So, beginners – I’ve heard your cry! This seed stitch pattern tutorial is the first in a three-part series on easy knitting stitches that can be customised for a scarf or cowl. To make things extra flexible, I’ve designed this cowl to be totally customisable for whatever yarn and needles you have. Watch the pattern tutorial on YouTube or below!
So, let’s talk seed stitch! This is a beautiful, easy-to-knit, nubby textured stitch that lays flat and is fully reversible. It’s more dense than stockinette stitch, which makes it really warm and perfect for a cowl or scarf. In these photos, the cowl is knit with Martta the Merino yarn in color Sunset. Just one skein is enough for this cowl, with quite a bit left over!
In this tutorial video, you’ll learn how to:
- knit seed stitch on flat needles
- knit seed stitch in the round
- knit seed stitch without memorising any stitch pattern (thanks to a knitting hack!)
- knit a cowl with any yarn and in any size you want
- join in the round without a gap
- cast off in pattern
- wet block your scarf or cowl to make it bigger, smaller, taller or wider
STEP 1: Choose Yarn and Needles
Head to your local yarn or craft store and choose a yarn that you’d like to knit with. Look at the yarn label to find the “Recommended Needle” size. Use this as a guide for choosing your needle size.
My yarn label suggests a needle size between 10-15mm, so I’ve chosen to use a pair of 10mm circular needles that are 24″ long.
If you’re knitting a cowl, a circular needle with a length of 24″ is ideal. The needle size will depend on your yarn weight.
Keep in mind that a thin yarn will take longer to knit and a thicker yarn will be quicker to knit. The yarn I’m using is a bulky weight yarn, which is very thick (and quick!)STEP 2: Choose a Width For Your Cowl
Determine how wide you’d like your cowl to be. You can use a soft tape measure and wrap it around you neck to gauge your ideal circumference. I wanted my cowl to be narrow so that it hugs my neck, so I decided to make it 25″ in circumference. Write down your ideal width. We’ll call this number B.
STEP 3: Knit a mini gauge swatch
Knit a swatch with your yarn and needles to figure out how many stitches make up 4″ of fabric. We’ll call this number A.
Scrub ahead to the 17:11 mark of the video to see how to knit and measure your swatch.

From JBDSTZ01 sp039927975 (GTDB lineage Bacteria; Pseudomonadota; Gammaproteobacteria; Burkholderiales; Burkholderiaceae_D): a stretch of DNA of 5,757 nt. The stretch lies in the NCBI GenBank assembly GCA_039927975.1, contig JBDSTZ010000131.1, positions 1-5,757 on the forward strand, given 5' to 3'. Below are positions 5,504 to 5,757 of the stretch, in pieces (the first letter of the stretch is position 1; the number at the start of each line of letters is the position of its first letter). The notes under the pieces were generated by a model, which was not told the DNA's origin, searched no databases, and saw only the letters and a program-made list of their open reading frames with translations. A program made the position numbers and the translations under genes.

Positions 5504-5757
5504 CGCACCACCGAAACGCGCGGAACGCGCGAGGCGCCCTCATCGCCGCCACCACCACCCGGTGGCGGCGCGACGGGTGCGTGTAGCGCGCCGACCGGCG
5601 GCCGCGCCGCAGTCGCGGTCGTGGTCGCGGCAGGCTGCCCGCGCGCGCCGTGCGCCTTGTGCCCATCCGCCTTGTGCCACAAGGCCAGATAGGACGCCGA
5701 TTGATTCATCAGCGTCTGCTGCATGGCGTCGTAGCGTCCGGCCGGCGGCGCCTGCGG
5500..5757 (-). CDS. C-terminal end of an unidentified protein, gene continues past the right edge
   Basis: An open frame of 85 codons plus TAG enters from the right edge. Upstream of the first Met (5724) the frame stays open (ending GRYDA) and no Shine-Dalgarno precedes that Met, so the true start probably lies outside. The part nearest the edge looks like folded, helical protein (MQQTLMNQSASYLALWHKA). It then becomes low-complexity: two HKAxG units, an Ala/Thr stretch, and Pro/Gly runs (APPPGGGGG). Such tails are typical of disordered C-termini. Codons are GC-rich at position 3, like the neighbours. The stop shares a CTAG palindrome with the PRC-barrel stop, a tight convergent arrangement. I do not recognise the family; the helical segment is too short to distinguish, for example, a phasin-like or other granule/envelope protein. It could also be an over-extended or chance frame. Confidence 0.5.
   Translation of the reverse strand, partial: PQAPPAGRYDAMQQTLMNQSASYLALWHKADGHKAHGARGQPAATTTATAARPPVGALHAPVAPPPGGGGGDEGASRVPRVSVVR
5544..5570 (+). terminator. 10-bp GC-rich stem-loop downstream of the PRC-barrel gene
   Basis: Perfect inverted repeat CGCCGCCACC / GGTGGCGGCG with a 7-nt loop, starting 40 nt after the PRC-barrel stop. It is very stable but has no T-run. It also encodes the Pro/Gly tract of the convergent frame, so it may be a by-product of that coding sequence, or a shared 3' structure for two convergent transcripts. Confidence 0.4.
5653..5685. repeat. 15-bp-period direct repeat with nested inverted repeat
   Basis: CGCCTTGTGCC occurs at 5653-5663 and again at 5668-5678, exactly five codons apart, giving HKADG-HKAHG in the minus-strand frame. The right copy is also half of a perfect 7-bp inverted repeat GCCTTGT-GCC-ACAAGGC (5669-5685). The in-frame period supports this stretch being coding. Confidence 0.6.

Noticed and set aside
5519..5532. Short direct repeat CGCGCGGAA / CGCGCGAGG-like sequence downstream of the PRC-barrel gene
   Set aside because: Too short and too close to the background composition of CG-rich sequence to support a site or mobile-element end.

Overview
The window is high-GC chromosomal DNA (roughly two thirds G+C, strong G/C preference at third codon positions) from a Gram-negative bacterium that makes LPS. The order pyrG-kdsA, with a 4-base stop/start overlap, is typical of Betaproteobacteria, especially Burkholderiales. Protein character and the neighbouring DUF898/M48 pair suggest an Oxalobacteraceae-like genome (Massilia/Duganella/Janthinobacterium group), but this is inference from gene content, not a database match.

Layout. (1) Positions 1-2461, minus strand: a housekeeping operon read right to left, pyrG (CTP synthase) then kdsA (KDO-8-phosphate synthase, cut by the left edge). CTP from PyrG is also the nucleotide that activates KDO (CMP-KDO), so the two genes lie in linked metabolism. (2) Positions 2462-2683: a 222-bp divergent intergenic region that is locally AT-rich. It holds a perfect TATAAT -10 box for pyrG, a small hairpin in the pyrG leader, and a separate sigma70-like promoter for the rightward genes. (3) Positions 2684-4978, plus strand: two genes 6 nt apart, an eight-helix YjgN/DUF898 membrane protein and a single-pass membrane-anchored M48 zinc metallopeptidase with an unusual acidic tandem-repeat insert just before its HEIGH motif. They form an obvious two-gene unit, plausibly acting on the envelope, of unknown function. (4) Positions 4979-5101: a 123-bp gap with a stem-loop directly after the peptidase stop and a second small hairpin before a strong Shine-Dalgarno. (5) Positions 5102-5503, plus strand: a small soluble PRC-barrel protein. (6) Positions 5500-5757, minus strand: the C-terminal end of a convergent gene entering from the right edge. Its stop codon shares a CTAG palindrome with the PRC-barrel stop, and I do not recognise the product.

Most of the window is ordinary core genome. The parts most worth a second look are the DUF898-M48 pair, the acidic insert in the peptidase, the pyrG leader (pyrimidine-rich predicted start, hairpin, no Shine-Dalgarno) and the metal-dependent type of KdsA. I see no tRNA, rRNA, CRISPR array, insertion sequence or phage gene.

Now it’s time for some math! Not the hard stuff that’ll make you cry. Just some basic middle school math. We’ll use the below formula to figure out how many stitches to cast on to get your ideal cowl width. If you want to hear me talk you through this process, scrub ahead to the 16:05 mark in the video. A = number of stitches that make up 4″
For me, using Martta the Merino and a 10mm needle, 13 sts = 4″
B = ideal cowl width
For me, I want my finished cowl to be 25″
Divide B by 4″ (For me, 25 / 4 = 6.25)
Multiply that number by A (For me, 6.25 x 13 = 81.25)
That’s your number of cast on stitches!
Round up to get an odd, whole number. I can’t cast on 0.25 of a stitch, so I need to round up or down to a whole number. Seed stitch in the round requires an odd number, so for me, I rounded up to 83.
So now I know that in order to get a cowl with a width of 25″ with my particular yarn and needles, I need to cast on 83 stitches. That’s my magic number!
Now that you’ve got your magic number, cast on and start knitting!
Seed Stitch on Flat Needles:
Cast on an EVEN number of stitches
Row 1: *K1, P1; repeat from * to end of row
Row 2: *P1, K1; repeat from * to end of row
Repeat Rows 1 and 2
Seed Stitch in the Round:
Cast on an ODD number of stitches and join in the round
Round 1: *K1, P1; repeat from * to last st, K1
Round 2: *P1, K1; repeat from * to last st, P1
Repeat Rounds 1 and 2
When your scarf or cowl is the length you like, then cast off in pattern. Scrub ahead to 22:08 to watch this in action.
*** Major shoutout to Petra M. Greening, a lifestyle blogger here in Hong Kong, who did a super job modelling the seed stitch cowl in seriously humid weather. What a trooper!
Watch the full video tutorial here: